18th century cleanliness

Discussion in 'General Reenacting Discussions' started by Stophel, Sep 11, 2019.

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  1. Sep 11, 2019 #1

    Stophel

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    How often I hear the tired old saw that people in the 18th century were always filthy, took a bath only once a year (why even bother with that?), rarely washed their clothes, and perpetually reeked to high heaven, when even cursory examination reveals this to not be the case. How could all that soap have been sold, if people weren't using it? How would men have shaved if their faces were covered in filth? How many period paintings and engravings have you seen of women doing laundry... that apparently they didn't actually do? :D

    Granted, people didn't take showers, and there wasn't any deodorant, and people actually worked for a living, so they got dirty and sweaty, but to me it seems that they at least tried to be as clean as possible and not stink all the time. There's too much evidence showing this.

    https://jerryhedrick.blogspot.com/2018/01/dirty-little-secrets-18th-century.html
     
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  2. Sep 11, 2019 #2

    Cruzatte

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    Can you say "sponge bath?" ;)
     
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  3. Sep 11, 2019 #3

    Grumpa

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    A nice post, Stophel. And the link is interesting, too. Today everyone smells like laundry freshener - "Spring Breeze", "Mountain Flowers" etc. There's much to be said for honest sweat, and the body's natural scents. (Even as a young man, I never cared for the scent of strawberries where strawberries never grew.) It takes a good bit of time before the natural body scents become rancid - I doubt if people back then cared to be around someone who had turned sour, or had gone rancid.

    Richard/Grumpa
     
  4. Sep 11, 2019 #4

    Cruzatte

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    Reminds me of a story of Dr. Samuel Johnson. It seems he was riding in a coach one day in company with several others. A lady passenger noticed Johnson, who was not known for his personal hygiene, and addressed him saying "Sir, you smell."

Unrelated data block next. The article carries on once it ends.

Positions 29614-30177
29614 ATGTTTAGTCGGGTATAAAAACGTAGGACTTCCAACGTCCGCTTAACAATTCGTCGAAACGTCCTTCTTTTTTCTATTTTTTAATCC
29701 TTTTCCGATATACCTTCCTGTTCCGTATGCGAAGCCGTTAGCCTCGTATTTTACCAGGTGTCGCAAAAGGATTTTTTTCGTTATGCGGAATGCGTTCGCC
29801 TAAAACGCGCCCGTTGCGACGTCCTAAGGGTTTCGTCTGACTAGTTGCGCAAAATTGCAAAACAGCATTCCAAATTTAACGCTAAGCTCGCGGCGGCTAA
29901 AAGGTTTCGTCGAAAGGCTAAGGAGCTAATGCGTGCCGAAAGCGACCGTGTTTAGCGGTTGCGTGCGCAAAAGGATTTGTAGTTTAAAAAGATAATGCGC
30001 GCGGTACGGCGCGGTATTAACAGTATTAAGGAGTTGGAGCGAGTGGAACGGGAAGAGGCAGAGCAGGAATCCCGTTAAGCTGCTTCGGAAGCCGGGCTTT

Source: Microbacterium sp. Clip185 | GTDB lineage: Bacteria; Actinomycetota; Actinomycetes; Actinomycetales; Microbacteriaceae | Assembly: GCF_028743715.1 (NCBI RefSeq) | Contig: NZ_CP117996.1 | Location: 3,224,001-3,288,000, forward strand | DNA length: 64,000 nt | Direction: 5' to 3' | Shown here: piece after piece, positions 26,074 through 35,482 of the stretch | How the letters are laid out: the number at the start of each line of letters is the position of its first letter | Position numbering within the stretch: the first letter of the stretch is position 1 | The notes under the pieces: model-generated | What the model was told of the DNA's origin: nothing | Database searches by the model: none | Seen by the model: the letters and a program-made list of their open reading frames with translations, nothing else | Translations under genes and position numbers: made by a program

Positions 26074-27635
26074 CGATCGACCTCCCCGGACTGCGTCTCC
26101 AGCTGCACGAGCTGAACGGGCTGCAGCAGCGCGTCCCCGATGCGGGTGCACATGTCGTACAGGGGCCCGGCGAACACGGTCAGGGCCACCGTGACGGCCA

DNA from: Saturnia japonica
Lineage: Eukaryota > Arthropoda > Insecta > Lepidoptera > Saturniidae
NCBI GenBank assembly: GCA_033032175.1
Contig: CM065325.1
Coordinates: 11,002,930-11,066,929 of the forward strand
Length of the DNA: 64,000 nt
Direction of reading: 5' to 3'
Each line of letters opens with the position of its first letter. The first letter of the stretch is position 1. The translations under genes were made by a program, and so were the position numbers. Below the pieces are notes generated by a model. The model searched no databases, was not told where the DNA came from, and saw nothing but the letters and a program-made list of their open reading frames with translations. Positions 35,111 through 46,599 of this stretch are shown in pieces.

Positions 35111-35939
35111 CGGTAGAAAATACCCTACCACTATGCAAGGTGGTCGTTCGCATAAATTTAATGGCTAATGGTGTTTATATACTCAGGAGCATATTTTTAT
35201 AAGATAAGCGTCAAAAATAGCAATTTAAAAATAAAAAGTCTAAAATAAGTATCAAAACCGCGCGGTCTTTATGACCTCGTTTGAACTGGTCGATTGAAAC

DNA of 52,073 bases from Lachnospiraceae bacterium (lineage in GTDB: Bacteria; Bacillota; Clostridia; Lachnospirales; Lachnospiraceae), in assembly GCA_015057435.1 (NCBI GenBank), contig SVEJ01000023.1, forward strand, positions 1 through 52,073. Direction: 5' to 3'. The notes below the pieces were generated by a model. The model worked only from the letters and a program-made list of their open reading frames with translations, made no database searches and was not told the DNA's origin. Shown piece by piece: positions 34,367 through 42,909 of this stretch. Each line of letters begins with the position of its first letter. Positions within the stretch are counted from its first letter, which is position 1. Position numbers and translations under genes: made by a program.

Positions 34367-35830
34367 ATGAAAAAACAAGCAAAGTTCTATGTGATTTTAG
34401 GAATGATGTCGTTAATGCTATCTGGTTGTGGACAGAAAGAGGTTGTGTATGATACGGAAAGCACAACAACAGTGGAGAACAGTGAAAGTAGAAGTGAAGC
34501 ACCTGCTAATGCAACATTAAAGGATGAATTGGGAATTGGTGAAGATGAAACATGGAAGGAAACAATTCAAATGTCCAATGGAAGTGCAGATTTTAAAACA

Johnson replied "No madam, I stink. You smell."
     
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  5. Sep 11, 2019 #5

    Carbon 6

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    Samuel Hopkins (December 9, 1743 – 1818) was an American inventor from Philadelphia, Pennsylvania, On July 31, 1790, he was granted the first U.S. patent, under the new U.S. patent statute just signed into law by President Washington on April 10, 1790. Hopkins had petitioned for a patent on an improvement "in the making of Pot ash and Pearl ash by a new Apparatus and Process.

    Hopkins also received the first "Canadian" patent from the Parliament of Lower Canada in 1791, issued "by the Governor General in Council to Angus MacDonnel, a Scottish soldier garrisoned at Quebec City, and to Samuel Hopkins, for processes to make potash and soap from wood ash."
     
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  6. Sep 11, 2019 #6

    Stophel

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    I don't know what it was I saw today to make me think of this, but it's been one of my many peeves for a long time. The notion that people were just filthy in the past...

    I vaguely remember, and I wish I could find it again, something I read from the early 19th century, where someone was describing their daily normal lives, and they talked about how often they bathed and washed their clothes, etc.

    Without deodorant, when you work, you're gonna sweat, and you're gonna stink (I sweat and stink even with deodorant!). It's a normal thing. But you don't have to keep on stinkin! :D
     
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  7. Sep 11, 2019 #7